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Update: Searching for Source of E. Coli Outbreak


This is DAY TO DAY. I'm Alex Chadwick.


I'm Madeleine Brand. People are still getting sick from that E. coli outbreak in fresh spinach. Confirmed cases have turned up in two more states, even as federal inspectors fan out across California fields to find the source of the infection. NPR's John McChesney reports.

JOHN McCHESNEY: The Federal Food and Drug Administration says the fresh spinach E. coli outbreak now involves 114 known cases across 21 states. There's been one death in Wisconsin, and another is under investigation in Ohio. The FDA says statistical evidence gathered from infected patients continues to point to Natural Selection Foods, which makes 34 brands of packaged salads. Natural Selection is the world's largest processor of organic produce, but also packages some nonorganic product for other brands. The FDA says there is no evidence of deliberate tampering in this outbreak.

California Salinas Valley, known as the world's salad bowl, is where most of America's spinach is grown - nearly 200 million dollars worth last year. Most of that spinach will be plowed under later this week unless an accurate source of the bacteria is found soon. The Salinas Valley has been plagued with nine out of 20 E. coli outbreaks since 1995, one of which last year sickened 30 people in Oregon, Wisconsin and Minnesota who had eaten a salad produced by Dole.

Mr. BILL MARLER (Lawyer): Including one little girl I represented in Minnesota who was hospitalized for over 30 days, 19 days on dialysis, and is at a high risk of reaching end stage renal disease in her teens.

McCHESNEY: Bill Marler is a lawyer who's been active in several past E. coli cases. Given the number coming out of the Salinas Valley, Marler says he's convinced that something is really wrong there.

Mr. MARLER: Whether it is in how the growers grow the spinach and the lettuce or how it is manufactured and processed, about every year we're having an outbreak that, you know, over the last four years has sickened literally hundreds of people and has killed two women who were residents of a retirement center outside of San Francisco.

McCHESNEY: Marler says he believes water is related to the outbreaks. Whether it be irrigation water or water from flooded, contaminated creeks. But no one knows for sure what the source of contamination is or whether it occurs in the fields or in processing plants. In any case, the FDA has been concerned about problems in the valley. Last November, Robert Bracket - who heads the FDA's food safety division - wrote a stern open letter to California growers, saying that claims that we cannot take action until we know the cause are unacceptable.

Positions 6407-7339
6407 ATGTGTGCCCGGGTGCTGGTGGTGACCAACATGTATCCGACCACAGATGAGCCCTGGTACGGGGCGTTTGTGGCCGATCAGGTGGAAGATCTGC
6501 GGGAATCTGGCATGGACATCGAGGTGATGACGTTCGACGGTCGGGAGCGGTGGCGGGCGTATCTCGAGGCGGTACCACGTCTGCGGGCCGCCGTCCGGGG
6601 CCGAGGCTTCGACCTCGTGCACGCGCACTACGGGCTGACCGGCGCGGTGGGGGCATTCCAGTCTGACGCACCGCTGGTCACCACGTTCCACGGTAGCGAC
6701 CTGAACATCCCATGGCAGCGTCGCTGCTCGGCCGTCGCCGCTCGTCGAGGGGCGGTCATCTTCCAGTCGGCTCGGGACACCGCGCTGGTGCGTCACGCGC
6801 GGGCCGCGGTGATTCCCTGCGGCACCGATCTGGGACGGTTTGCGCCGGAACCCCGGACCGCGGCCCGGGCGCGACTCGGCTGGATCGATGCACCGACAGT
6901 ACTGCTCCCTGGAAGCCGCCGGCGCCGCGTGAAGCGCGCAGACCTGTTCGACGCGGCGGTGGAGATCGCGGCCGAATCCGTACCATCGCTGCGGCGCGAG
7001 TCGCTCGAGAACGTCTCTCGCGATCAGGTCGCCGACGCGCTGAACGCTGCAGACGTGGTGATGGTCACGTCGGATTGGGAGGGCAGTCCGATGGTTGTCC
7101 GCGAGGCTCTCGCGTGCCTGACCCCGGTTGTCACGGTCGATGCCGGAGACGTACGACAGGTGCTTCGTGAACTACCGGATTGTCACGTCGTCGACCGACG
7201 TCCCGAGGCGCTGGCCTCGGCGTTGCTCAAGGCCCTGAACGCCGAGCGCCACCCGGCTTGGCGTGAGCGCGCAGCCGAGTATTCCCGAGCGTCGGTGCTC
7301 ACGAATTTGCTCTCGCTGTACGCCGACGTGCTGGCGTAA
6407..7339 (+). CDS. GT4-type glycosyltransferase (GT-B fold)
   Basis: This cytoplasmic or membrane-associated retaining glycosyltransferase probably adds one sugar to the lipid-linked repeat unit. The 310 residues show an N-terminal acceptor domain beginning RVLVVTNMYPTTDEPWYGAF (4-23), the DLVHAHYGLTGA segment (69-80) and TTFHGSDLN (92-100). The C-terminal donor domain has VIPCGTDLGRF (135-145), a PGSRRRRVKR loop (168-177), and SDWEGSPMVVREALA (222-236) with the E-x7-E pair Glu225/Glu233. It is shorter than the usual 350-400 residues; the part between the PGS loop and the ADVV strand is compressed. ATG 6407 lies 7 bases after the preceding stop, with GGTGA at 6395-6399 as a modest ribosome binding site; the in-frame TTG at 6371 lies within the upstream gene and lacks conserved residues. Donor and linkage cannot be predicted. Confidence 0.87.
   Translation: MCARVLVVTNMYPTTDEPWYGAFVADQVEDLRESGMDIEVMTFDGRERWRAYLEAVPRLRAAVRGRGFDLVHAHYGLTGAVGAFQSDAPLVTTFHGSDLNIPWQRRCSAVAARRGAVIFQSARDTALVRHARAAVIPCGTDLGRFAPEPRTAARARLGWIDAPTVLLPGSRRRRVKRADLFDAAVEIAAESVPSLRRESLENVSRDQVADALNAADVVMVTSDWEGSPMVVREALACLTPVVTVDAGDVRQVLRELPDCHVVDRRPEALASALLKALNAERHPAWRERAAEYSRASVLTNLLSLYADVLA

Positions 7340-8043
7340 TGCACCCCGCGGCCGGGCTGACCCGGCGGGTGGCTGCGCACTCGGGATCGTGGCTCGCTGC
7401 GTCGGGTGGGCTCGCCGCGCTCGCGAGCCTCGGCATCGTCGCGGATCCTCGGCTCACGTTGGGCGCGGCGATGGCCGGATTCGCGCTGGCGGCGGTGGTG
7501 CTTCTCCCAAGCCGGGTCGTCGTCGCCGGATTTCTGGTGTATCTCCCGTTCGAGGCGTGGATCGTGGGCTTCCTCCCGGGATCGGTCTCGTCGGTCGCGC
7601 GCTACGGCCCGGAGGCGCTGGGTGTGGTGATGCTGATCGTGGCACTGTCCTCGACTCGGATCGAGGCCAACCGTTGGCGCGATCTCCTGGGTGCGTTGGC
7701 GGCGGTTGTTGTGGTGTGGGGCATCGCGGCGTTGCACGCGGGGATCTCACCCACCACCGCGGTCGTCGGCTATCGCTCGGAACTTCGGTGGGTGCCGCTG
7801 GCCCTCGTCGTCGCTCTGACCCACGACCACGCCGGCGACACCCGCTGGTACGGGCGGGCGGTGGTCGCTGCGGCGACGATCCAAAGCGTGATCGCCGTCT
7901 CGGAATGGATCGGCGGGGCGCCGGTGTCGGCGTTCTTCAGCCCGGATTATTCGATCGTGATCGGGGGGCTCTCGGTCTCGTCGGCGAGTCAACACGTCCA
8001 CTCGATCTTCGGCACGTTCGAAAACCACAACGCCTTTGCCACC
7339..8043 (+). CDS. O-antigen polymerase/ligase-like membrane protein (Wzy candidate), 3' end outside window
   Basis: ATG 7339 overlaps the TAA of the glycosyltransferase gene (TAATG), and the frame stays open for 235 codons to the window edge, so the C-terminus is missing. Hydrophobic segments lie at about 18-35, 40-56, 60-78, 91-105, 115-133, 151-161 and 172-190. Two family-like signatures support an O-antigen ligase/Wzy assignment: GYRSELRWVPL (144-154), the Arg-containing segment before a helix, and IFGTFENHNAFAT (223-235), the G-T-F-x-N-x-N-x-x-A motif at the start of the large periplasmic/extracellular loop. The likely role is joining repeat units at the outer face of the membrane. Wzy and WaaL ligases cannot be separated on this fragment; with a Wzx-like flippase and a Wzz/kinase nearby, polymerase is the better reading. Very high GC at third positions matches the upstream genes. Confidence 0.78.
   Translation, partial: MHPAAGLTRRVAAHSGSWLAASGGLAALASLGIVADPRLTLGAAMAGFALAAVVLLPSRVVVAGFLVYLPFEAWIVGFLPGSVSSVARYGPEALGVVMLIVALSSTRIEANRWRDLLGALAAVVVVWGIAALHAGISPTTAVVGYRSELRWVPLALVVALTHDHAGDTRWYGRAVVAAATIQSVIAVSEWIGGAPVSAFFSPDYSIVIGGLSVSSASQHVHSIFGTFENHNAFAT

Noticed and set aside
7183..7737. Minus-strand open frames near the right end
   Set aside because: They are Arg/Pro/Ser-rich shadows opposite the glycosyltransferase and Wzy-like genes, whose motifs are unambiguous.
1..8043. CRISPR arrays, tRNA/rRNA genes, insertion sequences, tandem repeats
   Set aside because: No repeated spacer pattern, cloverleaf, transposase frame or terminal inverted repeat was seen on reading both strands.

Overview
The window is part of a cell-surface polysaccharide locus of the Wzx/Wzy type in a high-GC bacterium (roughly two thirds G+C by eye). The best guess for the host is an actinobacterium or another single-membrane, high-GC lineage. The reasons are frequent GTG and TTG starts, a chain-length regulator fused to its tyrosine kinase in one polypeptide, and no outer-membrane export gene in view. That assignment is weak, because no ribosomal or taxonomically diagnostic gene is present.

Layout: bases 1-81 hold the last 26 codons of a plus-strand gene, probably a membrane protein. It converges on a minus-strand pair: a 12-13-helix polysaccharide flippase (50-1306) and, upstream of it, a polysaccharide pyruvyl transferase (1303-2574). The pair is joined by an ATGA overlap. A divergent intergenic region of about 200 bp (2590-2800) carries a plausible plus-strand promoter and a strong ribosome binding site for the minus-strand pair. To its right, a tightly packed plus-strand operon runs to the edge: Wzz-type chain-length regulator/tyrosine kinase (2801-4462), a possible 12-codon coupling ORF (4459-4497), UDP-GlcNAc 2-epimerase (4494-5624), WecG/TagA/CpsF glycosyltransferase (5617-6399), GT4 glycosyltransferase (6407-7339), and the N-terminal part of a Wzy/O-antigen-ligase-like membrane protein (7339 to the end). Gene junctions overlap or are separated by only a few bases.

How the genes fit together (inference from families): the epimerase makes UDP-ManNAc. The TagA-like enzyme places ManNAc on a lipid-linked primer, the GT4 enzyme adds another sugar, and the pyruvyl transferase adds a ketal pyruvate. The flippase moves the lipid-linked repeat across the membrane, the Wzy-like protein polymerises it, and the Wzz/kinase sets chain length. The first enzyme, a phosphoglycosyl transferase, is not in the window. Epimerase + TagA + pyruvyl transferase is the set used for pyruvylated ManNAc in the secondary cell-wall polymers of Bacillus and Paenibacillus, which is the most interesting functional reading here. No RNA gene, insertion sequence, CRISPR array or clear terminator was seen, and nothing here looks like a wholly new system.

And FDA inspectors had been in the valley, looking at E. coli in iceberg lettuce before the spinach outbreak occurred. Natural Selection Foods and the FDA have disagreed about which of the company's products are affected. Natural Selection says only its nonorganic product has been infected. Here's what company spokesperson Samantha Cabaluna told public radio station KAZU over the weekend.

Ms. SAMANTHA CABALUNA (Natural Selection company spokesperson): Primarily, the ones that we have gotten package codes from have been Dole.

McCHESNEY: Natural Selection processes a nonorganic spinach that's sold under the Dole label. But in yesterday's news conference, the FDA's David Acheson said this.

Mr. DAVID ACHESON (Federal Food and Drug Administration): It is definitely premature to assume that organic spinach is not part of the outbreak, which is why we've kept the consumer advice as broad as we have in terms of not consuming any raw spinach whether it be organic or nonorganic.

McCHESNEY: And whether it's loose or in packages. John McChesney, NPR News, San Francisco. Transcript provided by NPR, Copyright NPR.

John McChesney
Since 1979 senior correspondent John McChesney has been with NPR, where he has served as national editor (responsible for domestic news) and senior foreign editor. Over the course of his career with NPR, McChesney covered a variety of beats and traveled extensively throughout Europe, Africa, the Middle East, Latin America and Asia. His reports can be heard on NPR's Morning Edition, All Things Considered, Weekend Edition, and newscasts.